The Ultimate Guide to the Best Plants for Your Home
There’s nothing quite like incorporating plants into your interior. They look great, adding new visual points of interest dotted around your home. They do good, too, improving the air quality in your home and creating a fresher atmosphere.
Did you know, however, that certain plants are best suited to different areas of your home? Understanding the perfect plants for each room of your home can level up your interior design andeven reduce the likelihood of mould appearing!
Here, the plant and garden experts behind Hayter take a look at the plants most-suited to each room in your home – and the benefits each one brings!
Research from NASA indicates that a number of houseplants have been found to release oxygen all night long! This means that, whilst you’re sleeping, you’ll be breathing in better quality air than in a room without any plants at all. This can in turn lead to better quality sleep, leading you to feel relaxed and refreshed.
NASA’s research designates a few plants for improving air quality, such as the Dwarf Date Palm, Devil’s Ivy and Bamboo Palm. If you’re pushed for space and looking for something a little smaller, you could try a Chrysanthemum!
Depending on the style of your interior design and layout of your living room, there are plenty of exciting plants which could be suitable. In most homes, the living room is the primary area for entertaining guests, so we’d recommend statement plants to create points of interest and impress visitors.
As such, we’d recommend plants that are sprawling, leafy and exciting. A Peace Lily could be a perfect living room plant if you’re looking to make a statement. If you’re lucky enough to have a lot of natural light in your living room, try a Bird of Paradise – its glossy leaves add a lush sheen to any interior style.
The perfect addition to bring a natural, al fresco element to your dining room, the right plants can do wonders. Air plants like Tillandsia don’t need any soil, and so they’re perfect for minimising mess and maximising aesthetic impact. Try popping them on your tabletop or suspending from ceiling fixtures!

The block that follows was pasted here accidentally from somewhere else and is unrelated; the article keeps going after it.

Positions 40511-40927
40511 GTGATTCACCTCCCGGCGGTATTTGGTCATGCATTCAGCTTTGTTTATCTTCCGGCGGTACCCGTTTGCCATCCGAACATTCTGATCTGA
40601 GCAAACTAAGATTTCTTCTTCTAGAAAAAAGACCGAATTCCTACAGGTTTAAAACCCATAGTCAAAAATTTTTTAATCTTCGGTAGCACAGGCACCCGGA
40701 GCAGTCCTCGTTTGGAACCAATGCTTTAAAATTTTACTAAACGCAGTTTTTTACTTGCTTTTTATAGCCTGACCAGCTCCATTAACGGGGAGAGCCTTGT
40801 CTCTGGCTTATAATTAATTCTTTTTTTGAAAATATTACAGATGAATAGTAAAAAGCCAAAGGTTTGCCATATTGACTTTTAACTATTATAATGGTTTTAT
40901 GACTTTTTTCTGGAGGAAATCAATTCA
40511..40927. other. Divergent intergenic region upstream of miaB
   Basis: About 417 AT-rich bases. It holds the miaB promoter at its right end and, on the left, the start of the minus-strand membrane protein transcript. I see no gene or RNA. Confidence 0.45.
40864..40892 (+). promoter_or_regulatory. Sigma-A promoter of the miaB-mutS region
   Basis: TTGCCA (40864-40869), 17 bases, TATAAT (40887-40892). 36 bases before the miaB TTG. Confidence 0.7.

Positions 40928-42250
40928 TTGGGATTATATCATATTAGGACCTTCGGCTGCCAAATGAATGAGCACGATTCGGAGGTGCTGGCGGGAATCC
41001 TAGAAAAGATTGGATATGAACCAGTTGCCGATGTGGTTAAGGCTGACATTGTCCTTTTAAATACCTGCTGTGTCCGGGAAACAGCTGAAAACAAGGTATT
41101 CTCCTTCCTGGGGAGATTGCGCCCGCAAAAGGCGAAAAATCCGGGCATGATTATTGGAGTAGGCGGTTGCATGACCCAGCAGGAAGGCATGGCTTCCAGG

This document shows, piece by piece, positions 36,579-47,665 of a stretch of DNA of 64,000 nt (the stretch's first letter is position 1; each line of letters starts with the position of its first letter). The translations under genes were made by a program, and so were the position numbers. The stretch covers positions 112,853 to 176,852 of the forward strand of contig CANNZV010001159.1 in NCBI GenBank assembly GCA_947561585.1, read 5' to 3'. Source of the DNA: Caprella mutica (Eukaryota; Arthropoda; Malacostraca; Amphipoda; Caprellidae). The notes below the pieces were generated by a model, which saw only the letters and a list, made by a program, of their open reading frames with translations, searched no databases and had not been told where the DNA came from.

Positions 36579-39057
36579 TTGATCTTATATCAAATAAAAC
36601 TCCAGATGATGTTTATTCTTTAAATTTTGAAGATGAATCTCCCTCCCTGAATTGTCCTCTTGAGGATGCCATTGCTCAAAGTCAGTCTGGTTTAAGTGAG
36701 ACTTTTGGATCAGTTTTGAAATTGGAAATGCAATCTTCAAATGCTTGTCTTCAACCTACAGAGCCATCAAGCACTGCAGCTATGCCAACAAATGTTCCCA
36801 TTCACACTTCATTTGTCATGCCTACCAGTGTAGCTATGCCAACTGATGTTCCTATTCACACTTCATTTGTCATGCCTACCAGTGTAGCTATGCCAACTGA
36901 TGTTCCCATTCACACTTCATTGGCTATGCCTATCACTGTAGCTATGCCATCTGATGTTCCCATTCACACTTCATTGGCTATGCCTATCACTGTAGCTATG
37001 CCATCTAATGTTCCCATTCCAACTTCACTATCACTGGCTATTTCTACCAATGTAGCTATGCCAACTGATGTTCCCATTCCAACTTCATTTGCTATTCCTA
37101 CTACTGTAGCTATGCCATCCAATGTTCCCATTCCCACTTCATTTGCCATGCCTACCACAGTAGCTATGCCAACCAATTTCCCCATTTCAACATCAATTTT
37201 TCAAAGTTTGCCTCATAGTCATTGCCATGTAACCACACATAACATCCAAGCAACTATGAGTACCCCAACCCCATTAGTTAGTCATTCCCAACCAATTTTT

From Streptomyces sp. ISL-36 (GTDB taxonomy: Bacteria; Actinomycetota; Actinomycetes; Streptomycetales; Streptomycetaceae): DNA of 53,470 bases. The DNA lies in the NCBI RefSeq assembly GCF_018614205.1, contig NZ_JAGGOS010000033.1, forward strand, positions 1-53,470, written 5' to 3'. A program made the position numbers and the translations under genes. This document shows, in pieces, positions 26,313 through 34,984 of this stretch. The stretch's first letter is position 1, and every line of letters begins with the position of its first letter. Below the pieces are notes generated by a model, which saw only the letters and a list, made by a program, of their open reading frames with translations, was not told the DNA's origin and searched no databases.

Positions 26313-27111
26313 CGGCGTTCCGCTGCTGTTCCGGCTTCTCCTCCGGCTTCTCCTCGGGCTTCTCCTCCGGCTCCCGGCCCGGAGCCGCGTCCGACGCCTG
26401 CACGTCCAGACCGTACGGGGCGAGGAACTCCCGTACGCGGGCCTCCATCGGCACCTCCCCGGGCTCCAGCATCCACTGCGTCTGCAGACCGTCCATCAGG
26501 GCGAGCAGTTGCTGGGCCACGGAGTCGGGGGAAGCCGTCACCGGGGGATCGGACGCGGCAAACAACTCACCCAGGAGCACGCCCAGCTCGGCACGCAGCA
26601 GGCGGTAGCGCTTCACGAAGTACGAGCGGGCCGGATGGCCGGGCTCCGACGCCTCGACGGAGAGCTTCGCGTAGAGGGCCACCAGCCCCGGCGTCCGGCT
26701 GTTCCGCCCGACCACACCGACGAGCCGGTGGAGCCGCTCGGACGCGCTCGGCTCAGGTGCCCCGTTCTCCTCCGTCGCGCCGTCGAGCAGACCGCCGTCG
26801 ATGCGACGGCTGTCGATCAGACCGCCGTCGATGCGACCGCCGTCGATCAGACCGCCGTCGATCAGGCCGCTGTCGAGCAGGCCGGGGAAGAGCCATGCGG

If you’re looking for a more traditional potted plant for your dining room, try succulents on your windowsill or tabletop – they require minimal upkeep and add a pop of greenery!
The hall or landing is often overlooked when considering your interior design. However, as a hub between the other areas of your home, the hallway is actually vital for tying your interior together!
Hallways or landings are often one of the darker rooms in the home, and your plant selection will need to account for the amount of natural light available. If your hall lacks windows, try a d! They look great on side tables or simply sat on the floor, and they can easily thrive in an environment with almost no light.
They’re also a great plant for green-thumbed beginners – only sparse watering is required!
The right plants can really liven up a boring bathroom design – and have a whole host of practical benefits too. Have a look for plants which thrive in humid environments; often those which are native to a rainforest, like the Boston Fern, are well-suited for bathrooms and wet rooms.
Choosing plants with the correct characteristics can even reduce the potential for mould to occur. Palm Plants and Spider Plants absorb the water in the air through their leaves, preventing that moisture from causing damp and mould.
The perfect suntrap for a hot day, a conservatory is a great place for sun-hungry plants of any type. However, they can also be a hotspot for flies and insects, especially if you’re lucky enough to have glass patio doors!
A Venus Flytrap could be the perfect plant to keep insects at bay – they can thrive in the UK’s temperate climate and they’re an exciting addition to any plant-keeper’s selection.
Gemma Vincent, Product Manager of the Hayter range, comments: “Plants are so much more than an aesthetic choice – they have plenty of benefits in terms of increasing air quality and reducing the likelihood of mould occurring in your home.”